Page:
Paul appears to have possessed great natural abilities, quick apprehension, strong feelings, and firm resolution, which qualified him for eminence as a teacher of whatever principles he might embrace. He distinguished himself by his zeal in favour of the Jewish religion, and against the disciples of Jesus Christ, till, on his way from Jerusalem to Damascus in order to persecute the Christians, he was called in a miraculous manner to the profession of that religion, which he was madly endeavouring to destroy. From this time Paul was ever a firm and unshaken friend to the Christian cause. He spent the remaining part of his life in travelling through the most populous parts of Asia and Europe, teaching the Gospel, and convincing both Jews and Gentiles, that Jesus was Christ the Messiah, the Saviour of the world.

It is pretty well ascertained, that Paul suffered martyrdom at Rome, being beheaded about A. D. 64, in the reign of the emperor Nero.

As this Epistle to the Romans is of great importance, and somewhat difficult to be understood, it may be well to be a little more particular concerning it.

At what time, and by whom the Gospel was first preached at Rome, is not certain ; but there is good reason to believe, it was early introduced there, and that its converts soon became numerous. As this church appears not to have been established by either of the apostles, St. Paul, about A. D. 57, lest it should be corrupted by the Jews, who, at this time were nu


merous at Rome, and of whom many were converted to Christianity, wrote this Epistle, in which he gives a summary of Christian doctrine, and endeavours to guard the Christians against those erroneous ideas, which the Jews entertained of justification by works, or by the observance of the ceremonial law; and of the particular election of their own nation.

Concerning justification the Jews assigned three grounds, which they trusted, would secure to them the favour of God

; 1. The extraordinary piety and merits of their ancestors, and the covenant made by God with those holy men; 2. the diligent study, and perfect knowledge of the law of Moses ; 3. the works of the Levitical law, which, especially circumcision and sacrifice, were to expiate sin. Hence they inferred, that the Gentiles must receive the whole law of Moses in order to be justified and saved. But Paul refuted these dangerous errors, by shewing, that by the deeds of the Levitical law, that is, eircumcision, sacrifices, purifications, &c. there was no remission, but only the knowledge of sin; and he taught that the Gospel reveals a righteousness before unknown, which is derived solely from faith, and to which both Jews and Gentiles have an equal claim.

Rom. jii. 20—25. The doctrine of the Jews concerning the particular election of their nation was, that, as God had promised to bless Abraham and his seed, to give him not only spiritual blessings, but also the land of Canaan, to allow him to live there in prosperity, and to consider him as his church upon earth; therefore this blessing extended to their whole nation, and that God was bound to fulfil these promises to them, whether they were righteous or wicked, faithful or unbelieving: and that the promise to Abraham, “ In thee shall all the nations of the earth be blessed,consisted in the conversion of all nations to Judaism by the Jews. Hence they believed, that there was no church on earth, but the Jewish, in which men could be saved. But St. Paul shewed, that the promises of God were not made to all the natural posterity of Abraham, but only to his spiritual children, that is, to all those, whether Jews or Gentiles, who had obtained like precious faith with faithful Abraham.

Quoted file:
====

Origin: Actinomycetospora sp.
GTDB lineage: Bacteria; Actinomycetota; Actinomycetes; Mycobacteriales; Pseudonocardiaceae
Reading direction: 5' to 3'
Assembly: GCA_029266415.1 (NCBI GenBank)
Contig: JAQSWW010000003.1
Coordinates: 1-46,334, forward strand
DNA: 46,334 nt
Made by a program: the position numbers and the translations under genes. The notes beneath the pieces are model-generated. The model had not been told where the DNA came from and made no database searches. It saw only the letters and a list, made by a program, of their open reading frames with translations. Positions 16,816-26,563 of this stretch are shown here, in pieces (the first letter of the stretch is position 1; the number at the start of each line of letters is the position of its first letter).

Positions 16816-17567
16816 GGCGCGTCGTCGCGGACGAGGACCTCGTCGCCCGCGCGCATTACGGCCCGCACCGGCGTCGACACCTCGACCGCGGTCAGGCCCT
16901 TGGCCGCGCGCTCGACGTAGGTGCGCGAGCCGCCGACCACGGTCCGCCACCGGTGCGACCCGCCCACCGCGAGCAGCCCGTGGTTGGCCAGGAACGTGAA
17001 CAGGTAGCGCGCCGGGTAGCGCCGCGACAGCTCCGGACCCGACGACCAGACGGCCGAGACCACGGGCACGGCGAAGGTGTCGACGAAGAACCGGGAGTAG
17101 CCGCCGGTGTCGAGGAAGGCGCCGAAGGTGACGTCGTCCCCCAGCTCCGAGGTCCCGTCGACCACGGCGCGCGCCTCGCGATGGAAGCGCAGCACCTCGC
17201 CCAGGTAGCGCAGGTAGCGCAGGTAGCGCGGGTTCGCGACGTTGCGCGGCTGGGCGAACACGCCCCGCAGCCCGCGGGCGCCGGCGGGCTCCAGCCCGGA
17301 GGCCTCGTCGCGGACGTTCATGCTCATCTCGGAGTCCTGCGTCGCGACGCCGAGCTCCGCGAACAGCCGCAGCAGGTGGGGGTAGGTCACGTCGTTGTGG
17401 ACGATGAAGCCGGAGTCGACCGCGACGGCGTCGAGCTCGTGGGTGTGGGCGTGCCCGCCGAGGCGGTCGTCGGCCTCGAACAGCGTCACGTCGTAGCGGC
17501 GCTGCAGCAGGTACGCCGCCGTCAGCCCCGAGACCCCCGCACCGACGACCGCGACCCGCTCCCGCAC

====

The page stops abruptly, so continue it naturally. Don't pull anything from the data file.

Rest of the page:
As the Jews, at this time, were very seditious in Rome, Paul exhorts to be subject to magistrates, to abstain from vice, and that Jews and Gentiles, be united in the church by brotherly love.

upto you.


Paul's calling

Chap. i.



10 Making request, if by 1 Paul's calling commended : any means now at length I

16 what his Gospel is. 18 might have a prosperous jourGod's

anger at sin. 21 The ney by the will of God to come Gentiles' sins. PAUL, a servant of Jesus 11 For I long to see you, Christ, called to be an apostle, that I may impart unto you separated unto the Gospel of some spiritual gift, to the end

ye may be established; 2 (Which he had promised 12 That is, that I may be afore by his prophets in the comforted together with you, holy scriptures)

by the mutual faith both of 3 Concerning his Son Je- you and me. sus Christ our Lord, which 13 Now, I would not have was made of the seed of Da- you ignorant, brethren, that vid according to the flesh, oftentimes I purposed to come

4 And declared to be the unto you, (but was let hitherSon of God with power, ac- to,)a that I might have some cording to the spirit of holi. fruit among you also, even as ness, by the resurrection from among other Gentiles. the dead;

14 I am debtor b both to the 5 By whom we have receiv. Greeks and also to the Barbaed grace and apostleship, for rians, both to the wise and to obedience to the faith among the unwise. all nations for his name ; 15 So, as much as in me is,c

6 Among whom are ye also I am ready to preach the Gosthe called of Jesus Christ; pel to you that are at Rome

~ To all that be in Rome, also. beloved of God, called to be 16 For I am not ashamed saints ;

Grace to you, and of the Gospel of Christ; for peace, from God our Father, it is the power of God unto and the Lord Jesus Christ. salvation to every one that be

8 First, I thank my God lieveth; to the Jew first, and throngh Jesus Christ for you also to the Greek. all, that your faith is spoken 17 For therein is the righof throughout the whole world. teousness of God revealed

For God is my witness, whom I serve with

a But was let bitherto. Though I in the Gospel of his Son, that have been hindered hitherto.

b I am debtor &c. As an apostle without ceasing I make men

of Jesus Christ I am bound to preach tion of you always in my pray- the Gospel both to the Greeks, &c.

my spirit

6 As in me is, as is in my power.